I didn’t get to run in the hundred yard dash, because we were only allowed a few events each. Mr. MacLaren had drawn up a big chart and placed kids into event slots. Probably so that the super athletes wouldn’t get to win all the events at the field day to the exclusion and humiliation of the other less athletic kids. Brooks got to win the hundred. I was pretty sure I was faster than him so I challenged him to a runoff. My first place ribbon in the two hundred against his first place ribbon in the one hundred. He agreed. We put ourselves at the starting line, had Brooks sister say ready, set, go, and we raced down the track. He was fast, but I was faster and won by a couple strides. I congratulated him on his good effort, but he did not hand over his first place ribbon for the hundred. But because our field day wins at our school meant we got to go to the city track meet in Chilliwack as part of the same track team, I didn’t force him to hand it over or get into a fight over it, because I learned about being a team player from Mr. MacLaren.

Another event that I didn’t get to go in was the high jump. Pretty sure that Tyler Smith won that. But I thought I could do pretty good at it so I did some high jumping into the sand pit where the event was set up. Back in those days most of us did the scissors kick in high jump, but that technique didn’t get you very high. Real high jumpers did the straddle. I think the record holder back then was a tall Russian fellow who jumped over seven feet, in a high straddle arch, barely clearing the bar, landing and rolling in the sand pit. I couldn’t do the straddle and the Fosberry Flop hadn’t been invented yet (or foam mats to land in). I decided to try a straight run at the bar and leap vertically, coming down headfirst. I thought I could cushion my landing with my outstretched arms, transition to a somersault roll and show that I was an expert high jumper.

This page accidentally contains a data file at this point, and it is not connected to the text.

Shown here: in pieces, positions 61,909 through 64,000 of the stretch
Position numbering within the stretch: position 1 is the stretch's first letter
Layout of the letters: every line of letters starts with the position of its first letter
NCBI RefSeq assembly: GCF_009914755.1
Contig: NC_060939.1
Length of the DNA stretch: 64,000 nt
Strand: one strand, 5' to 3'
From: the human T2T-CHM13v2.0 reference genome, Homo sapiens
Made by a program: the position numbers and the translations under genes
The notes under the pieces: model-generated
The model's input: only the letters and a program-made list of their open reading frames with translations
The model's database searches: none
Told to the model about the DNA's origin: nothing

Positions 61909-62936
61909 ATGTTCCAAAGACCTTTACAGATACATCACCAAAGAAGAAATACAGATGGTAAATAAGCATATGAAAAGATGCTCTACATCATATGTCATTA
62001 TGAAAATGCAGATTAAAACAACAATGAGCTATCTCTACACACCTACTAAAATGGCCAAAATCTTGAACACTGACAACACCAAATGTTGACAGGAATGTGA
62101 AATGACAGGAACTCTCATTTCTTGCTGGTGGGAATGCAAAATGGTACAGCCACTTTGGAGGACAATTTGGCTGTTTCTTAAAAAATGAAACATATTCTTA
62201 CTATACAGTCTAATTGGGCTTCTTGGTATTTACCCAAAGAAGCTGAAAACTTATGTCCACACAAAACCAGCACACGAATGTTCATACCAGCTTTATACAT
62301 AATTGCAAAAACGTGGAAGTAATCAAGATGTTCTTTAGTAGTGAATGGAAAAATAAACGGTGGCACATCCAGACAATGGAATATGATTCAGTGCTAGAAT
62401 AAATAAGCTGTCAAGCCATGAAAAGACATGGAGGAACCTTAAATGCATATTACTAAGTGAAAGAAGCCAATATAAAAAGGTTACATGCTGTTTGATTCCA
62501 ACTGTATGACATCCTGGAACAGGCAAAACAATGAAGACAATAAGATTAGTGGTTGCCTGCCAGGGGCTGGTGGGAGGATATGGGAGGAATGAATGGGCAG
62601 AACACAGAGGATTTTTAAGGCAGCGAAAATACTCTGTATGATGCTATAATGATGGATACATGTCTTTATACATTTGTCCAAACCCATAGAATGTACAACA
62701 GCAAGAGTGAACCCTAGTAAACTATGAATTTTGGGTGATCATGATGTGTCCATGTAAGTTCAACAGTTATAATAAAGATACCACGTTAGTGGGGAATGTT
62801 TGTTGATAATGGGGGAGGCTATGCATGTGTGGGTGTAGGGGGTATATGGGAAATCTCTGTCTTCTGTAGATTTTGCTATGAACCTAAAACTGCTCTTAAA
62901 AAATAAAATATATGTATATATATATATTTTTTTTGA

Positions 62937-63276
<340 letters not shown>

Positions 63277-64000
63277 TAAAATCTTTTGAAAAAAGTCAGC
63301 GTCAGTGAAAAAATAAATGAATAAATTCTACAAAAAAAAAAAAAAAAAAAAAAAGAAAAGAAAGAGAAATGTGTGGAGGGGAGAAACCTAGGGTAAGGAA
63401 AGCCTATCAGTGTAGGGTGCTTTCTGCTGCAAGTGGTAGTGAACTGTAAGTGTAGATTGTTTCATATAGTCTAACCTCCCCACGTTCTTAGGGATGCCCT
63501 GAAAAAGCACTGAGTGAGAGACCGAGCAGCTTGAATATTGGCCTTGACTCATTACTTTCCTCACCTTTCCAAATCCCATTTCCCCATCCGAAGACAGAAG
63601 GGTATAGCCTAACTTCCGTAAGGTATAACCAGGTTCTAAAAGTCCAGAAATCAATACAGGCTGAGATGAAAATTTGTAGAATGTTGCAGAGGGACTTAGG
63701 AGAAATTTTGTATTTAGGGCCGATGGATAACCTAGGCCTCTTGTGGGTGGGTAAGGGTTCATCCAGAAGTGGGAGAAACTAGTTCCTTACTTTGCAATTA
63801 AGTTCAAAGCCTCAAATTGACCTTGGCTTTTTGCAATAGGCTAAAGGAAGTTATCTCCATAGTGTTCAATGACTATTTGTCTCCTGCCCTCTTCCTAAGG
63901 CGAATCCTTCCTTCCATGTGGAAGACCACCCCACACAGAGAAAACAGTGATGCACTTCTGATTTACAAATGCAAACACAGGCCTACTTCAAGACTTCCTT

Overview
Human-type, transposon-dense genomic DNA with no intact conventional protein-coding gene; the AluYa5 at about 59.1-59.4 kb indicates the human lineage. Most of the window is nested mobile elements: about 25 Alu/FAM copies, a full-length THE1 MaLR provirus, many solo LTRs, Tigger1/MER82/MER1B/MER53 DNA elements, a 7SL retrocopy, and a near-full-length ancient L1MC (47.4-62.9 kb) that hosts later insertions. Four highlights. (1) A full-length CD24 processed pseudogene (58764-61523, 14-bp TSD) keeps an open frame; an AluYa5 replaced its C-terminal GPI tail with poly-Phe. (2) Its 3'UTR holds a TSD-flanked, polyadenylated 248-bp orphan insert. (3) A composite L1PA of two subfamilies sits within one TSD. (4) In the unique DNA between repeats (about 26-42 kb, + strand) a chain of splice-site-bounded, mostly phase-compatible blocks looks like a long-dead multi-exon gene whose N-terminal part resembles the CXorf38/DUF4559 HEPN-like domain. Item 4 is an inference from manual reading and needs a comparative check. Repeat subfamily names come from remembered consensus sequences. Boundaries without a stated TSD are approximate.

But my hands and outstretched arms did not cushion my landing and I came down on my head into the sandpit. I remember hearing a crack coming from my neck and my vision twinkling away momentarily. I may have lost consciousness for a second, but I was eventually able to rise from the sandpit, to the mocking laughter of the bystanders, brush myself off and make the long walk home. I didn’t realize until later how close I had come to turning myself into a quadriplegic.

I didn’t get to run the two hundred at the City track meet in Chilliwack. Instead I was placed in a field of three runners doing the four hundred. But I was a sprinter and even the two hundred was at the limit of my endurance. I finished last. Third out of three. Last by quite a distance behind the second place finisher. Still there was a ribbon. And best of all, on the drive home, Tyler Smith’s dad took us for ice-cream. He was probably happy because Tyler won five or six first place ribbons and was getting to go to the Junior Olympics in Abbottsford.